The world watched in awe as a group of activists damped a drove of bloody pigs on the gates of parliament to protest against the legislators clamour for a pay rise. To many Kenyans, and the world at large, this was a show of solidarity a spectacle of audacity unseen before.
The unprecedented event was organized by a group of civil societies under the umbrella of Kenya for Peace with Truth and Justice (KPTJ).
But as we learnt, a battle of supremacy simmered beneath the dramatic display of pigs and running street battles with the police.
“That days demonstration was a well-choreographed ritual by the elite career activists and it was supposed to be performed and executed as per the planned script,” explained a civil society insider who talked on condition of anonymity because he is not allowed to speak to the media. “As pre-planned they knew ten demonstrators will dare the anti-riot police, be buttered, clobbered and arrested and after wards they will be rewarded Ksh50,000 each”.
But the plans are said to have crumbled after young volunteer activists from like Dandora, Kibera and other poor neighbourhoods driven by a patriotic desire to tell off the “MPigs” joined in. The mainstream organizations are also said to have paid the bail out money for those who were arrested.
These are the characters that were dancing and chanting around the blood licking pigs while lifting up piglets and hog heads. With most of them young and enthusiastic they are the ones that were adding vigour and verve to the whole fanfare.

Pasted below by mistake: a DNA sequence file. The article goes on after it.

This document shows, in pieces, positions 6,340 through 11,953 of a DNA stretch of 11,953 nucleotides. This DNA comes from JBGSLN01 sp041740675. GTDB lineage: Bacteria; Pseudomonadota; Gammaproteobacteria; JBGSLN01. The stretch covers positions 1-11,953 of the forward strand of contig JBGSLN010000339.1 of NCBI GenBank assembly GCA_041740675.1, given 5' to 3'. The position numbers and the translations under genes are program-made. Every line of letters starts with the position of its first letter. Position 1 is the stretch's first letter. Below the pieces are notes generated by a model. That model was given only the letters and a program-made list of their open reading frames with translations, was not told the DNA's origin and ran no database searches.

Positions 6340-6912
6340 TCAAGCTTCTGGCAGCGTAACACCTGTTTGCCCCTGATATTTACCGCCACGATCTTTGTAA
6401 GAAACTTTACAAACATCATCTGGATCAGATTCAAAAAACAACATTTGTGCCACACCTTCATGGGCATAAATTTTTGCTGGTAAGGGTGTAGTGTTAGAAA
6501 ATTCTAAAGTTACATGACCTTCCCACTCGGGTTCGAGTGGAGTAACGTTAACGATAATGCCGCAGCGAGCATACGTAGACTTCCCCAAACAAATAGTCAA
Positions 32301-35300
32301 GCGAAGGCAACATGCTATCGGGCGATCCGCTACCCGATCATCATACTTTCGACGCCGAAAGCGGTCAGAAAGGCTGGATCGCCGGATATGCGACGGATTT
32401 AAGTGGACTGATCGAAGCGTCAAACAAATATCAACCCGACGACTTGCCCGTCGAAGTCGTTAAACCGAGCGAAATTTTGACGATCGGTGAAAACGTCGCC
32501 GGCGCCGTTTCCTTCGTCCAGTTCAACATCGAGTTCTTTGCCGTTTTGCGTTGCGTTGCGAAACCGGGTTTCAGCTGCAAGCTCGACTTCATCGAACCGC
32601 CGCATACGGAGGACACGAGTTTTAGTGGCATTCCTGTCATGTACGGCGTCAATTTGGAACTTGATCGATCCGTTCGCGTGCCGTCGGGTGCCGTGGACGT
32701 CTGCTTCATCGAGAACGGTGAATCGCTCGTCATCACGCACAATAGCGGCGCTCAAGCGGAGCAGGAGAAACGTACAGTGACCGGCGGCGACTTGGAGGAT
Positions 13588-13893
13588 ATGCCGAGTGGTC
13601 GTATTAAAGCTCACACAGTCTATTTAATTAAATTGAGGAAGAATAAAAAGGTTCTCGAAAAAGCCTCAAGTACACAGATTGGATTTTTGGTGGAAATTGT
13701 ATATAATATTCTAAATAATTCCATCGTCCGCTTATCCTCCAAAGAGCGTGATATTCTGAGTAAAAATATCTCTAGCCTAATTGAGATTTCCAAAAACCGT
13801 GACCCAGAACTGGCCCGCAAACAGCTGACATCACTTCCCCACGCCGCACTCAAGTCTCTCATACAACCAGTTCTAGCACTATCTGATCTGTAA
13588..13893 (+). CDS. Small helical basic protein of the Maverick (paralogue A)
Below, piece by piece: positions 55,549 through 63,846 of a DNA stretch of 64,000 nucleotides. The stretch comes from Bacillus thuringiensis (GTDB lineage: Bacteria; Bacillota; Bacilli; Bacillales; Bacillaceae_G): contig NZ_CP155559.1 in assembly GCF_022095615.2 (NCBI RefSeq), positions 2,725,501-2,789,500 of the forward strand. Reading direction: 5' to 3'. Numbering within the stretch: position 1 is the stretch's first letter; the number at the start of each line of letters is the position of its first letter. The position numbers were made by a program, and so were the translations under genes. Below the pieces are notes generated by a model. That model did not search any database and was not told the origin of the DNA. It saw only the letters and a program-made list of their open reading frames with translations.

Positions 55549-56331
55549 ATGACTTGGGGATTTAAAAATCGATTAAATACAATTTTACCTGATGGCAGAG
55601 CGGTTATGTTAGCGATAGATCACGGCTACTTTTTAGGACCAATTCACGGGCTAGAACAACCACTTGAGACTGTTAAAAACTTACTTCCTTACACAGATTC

“From the outset, any one might have thought that the demonstrators were one as hand, and united in their purposes and strategies against collective greed of MPs, our source explained. “But unfortunately they found themselves in the logger head with the elite career activists who tried to physically elbowed, ejected and kicked them out of that days ritual.”
He claims that although the civil society gathering presented a united front they were inspired and driven by overlapping agendas and vested interests.
It was noticeable that while the young activists were busy chanting and jumping their older and well known colleagues like Maina Kiai and Yash Pal Ghai were giving interviews for both local and international channels.
“I never do this for money and if somebody thinks that’s the case let them come with the evidence and I vow I will never go to the streets again,” declares Boniface Mwangi, one of the architects of the MPigs campaign. “Why should I setup myself to be clobbered whereby I can even be shot dead, get a lifetime injury or end up in prison?”
Mwangi says contrary to the rumours that he is a gun for hire, the says he makes his money through photography and giving talks in various institutions across the world.
“I travel to at least six countries every year where I am invited by academic and other institutions to give talks on issues to do with social justice and photojournalism,” the two times CNN Photojournalist of the Year explains. “I make good money from these activities hence I don’t need anybody’s bribes to demand justice and create a better Kenya for my children”.
Mwangi denies that there is an undergoing struggle explaining that he and his associates directs all their energies towards fighting for a better Kenya rather than jostling for fame and fortune.